We trade so much across our physical/digital borders – culture, values, attitudes, lifestyles, knowledge – why wouldn’t religion be one of these things that can enrich the experience of the faithful – and even the experience of those who do not believe?
I’ve read that what sets us apart from other living things is our culture – which could be defined as anything that goes beyond the basic satisfaction of physical needs. Human culture – in this way – can be defined as everything that we express beyond breathing, digestion and reproduction. When you think of all the beautiful things that have been created in the service of faith – from music to painting to architecture to poetry – why would we ever want to be without it? Even more curious, what might replace faith and religion if it one day goes away? Will science and commerce one day inspire the sheer fantastical inefficiency and unnecessariness of art that faith has been able to influence – even in a virtual world?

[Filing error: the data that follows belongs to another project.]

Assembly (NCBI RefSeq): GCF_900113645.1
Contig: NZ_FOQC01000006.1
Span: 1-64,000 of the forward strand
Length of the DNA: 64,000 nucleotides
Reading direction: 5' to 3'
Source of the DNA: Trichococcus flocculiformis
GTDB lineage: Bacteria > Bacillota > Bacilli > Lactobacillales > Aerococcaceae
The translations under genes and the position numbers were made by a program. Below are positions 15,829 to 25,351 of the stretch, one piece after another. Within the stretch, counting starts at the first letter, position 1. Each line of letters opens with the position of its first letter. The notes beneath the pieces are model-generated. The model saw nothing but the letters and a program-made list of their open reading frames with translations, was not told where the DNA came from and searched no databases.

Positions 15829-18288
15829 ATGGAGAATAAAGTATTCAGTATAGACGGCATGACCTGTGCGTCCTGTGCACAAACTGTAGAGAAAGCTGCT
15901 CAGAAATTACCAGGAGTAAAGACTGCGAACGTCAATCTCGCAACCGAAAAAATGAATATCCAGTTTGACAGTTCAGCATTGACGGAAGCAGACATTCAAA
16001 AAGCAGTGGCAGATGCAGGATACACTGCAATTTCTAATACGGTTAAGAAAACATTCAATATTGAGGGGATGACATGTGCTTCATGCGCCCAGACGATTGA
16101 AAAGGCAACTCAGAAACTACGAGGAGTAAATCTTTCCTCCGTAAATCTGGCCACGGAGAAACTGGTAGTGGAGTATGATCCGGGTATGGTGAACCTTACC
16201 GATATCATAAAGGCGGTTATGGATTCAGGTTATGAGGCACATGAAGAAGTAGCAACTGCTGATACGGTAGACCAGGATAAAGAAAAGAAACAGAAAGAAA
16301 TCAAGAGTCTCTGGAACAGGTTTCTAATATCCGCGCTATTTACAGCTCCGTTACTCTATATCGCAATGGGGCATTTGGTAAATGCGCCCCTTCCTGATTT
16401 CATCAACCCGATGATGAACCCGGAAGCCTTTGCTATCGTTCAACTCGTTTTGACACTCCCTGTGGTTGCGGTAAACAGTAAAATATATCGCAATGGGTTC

I’m not so sure.
Whether one is a believer or not, one cannot help but be affected by the faith and religion of others, and the many artistic and cultural products that have become an indispensable layer of the rich fabric of our historically religious past. Faith and religion are a part of what makes us human – and for that reason – they have a place in virtual worlds like Second Life, despite their lack of practical necessity.
What’s your view?